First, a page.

CBL: North Strand Coastal Wind Team

Original article appears in the July-August 2011 issue of Coastal Business Life, article by Jo Ann Mathews. Click here to view a scanned version of the article.

South Carolina’s first wind turbine, Skystream, began operating on Nov. 30, 2010, in North Myrtle Beach through the efforts of North Strand Coastal Wind Team.

Monroe Baldwin III, chairman of the Wind Team, said the decision to pursue wind energy in 2009 came from the North Myrtle Beach Chamber of Commerce’s economic development council, of which he is a member, and fellow member Gregory Duckworth, a North Myrtle Beach councilman.

“He brought the value of wind energy to the city,” Baldwin said of Duckworth.

More than a dozen partners across the state embraced the concept and joined the team. Baldwin envisioned turbines capturing the wind atop hotels and other high-rise buildings. Through a chamber grant, a wind-test station was placed on the roof of the Avista Resort. “The outcome is that wind turbines can produce electricity 68 percent of the time,” Baldwin said.

Santee Cooper installed Skystream at 22nd Avenue North at the oceanfront through its Wind Education Project. The 2.4 kilowatt turbine generates electricity when winds reach eight miles per hour and reaches full capacity when the winds register 29 mph. The city plans to install up to seven more turbines at public beach accesses by the end of 2011, although final contracts have not been signed.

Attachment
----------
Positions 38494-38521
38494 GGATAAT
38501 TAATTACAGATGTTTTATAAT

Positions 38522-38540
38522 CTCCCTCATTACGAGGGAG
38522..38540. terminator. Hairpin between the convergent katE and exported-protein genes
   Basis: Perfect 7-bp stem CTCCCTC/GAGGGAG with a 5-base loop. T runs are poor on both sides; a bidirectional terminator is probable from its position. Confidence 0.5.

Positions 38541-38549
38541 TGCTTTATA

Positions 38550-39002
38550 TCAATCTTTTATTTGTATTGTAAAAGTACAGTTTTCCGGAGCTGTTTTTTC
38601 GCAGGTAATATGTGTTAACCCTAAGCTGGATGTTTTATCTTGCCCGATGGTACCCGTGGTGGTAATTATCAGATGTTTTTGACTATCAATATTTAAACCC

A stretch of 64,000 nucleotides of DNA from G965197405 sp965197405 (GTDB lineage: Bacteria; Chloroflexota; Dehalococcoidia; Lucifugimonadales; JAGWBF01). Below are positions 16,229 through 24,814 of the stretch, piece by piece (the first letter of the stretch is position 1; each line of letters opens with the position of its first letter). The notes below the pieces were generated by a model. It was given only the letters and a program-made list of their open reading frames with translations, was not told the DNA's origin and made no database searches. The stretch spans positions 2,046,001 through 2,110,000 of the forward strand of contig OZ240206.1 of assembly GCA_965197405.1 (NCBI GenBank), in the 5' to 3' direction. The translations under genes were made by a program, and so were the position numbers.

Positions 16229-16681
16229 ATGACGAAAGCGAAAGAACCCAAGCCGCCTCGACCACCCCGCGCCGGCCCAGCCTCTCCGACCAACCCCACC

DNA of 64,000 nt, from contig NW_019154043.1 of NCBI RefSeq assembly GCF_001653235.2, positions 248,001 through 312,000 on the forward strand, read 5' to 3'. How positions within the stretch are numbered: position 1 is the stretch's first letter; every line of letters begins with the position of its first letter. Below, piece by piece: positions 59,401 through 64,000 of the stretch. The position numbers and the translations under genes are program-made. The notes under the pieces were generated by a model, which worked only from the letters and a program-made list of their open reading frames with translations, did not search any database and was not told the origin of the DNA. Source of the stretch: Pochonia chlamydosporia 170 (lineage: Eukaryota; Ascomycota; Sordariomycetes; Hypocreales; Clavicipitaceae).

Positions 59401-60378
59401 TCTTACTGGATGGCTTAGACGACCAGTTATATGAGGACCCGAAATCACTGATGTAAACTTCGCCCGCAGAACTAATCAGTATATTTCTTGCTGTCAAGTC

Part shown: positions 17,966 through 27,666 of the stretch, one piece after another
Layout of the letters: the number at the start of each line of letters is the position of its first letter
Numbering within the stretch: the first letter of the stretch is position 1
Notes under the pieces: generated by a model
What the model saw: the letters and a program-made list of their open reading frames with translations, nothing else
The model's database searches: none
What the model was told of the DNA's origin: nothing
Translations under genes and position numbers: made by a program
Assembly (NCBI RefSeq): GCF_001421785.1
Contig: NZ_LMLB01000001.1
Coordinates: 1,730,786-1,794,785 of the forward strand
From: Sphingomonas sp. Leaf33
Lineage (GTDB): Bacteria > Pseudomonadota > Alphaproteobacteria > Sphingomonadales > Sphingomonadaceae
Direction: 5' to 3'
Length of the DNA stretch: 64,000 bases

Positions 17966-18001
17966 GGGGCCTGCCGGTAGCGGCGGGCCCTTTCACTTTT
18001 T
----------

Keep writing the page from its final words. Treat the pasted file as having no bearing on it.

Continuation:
National Weather Service records show the average wind speed in North Myrtle Beach in 2010 was 7.0 mph. A two-minute wind gust reached 37 mph, and a five-second gust was 49 mph. However, due to the exponential power production curve of the turbine, Baldwin said, short periods of time of high wind speed produce as much electricity as long periods of time at average wind speed.

The U.S. Energy Information Administration reports the U.S. generated 1.3 percent of its electricity from wind energy in 2008, and our country ranks first in the world in wind power capacity. Nevertheless, the world generated less than one percent of its electricity from wind power that year. In his 2011 State of the Union address, President Obama suggested the U.S. generate 80 percent of its electricity from clean energy sources by 2035.

“Our hope is to create an atmosphere for people to move here, test the wind turbines and have production here,” Duckworth said.

“The small wind turbine onshore here introduces the concept of saving electricty,” Baldwin said. “It will require an industry to be set up once it catches on. It’s a possible way to diversify our economy.”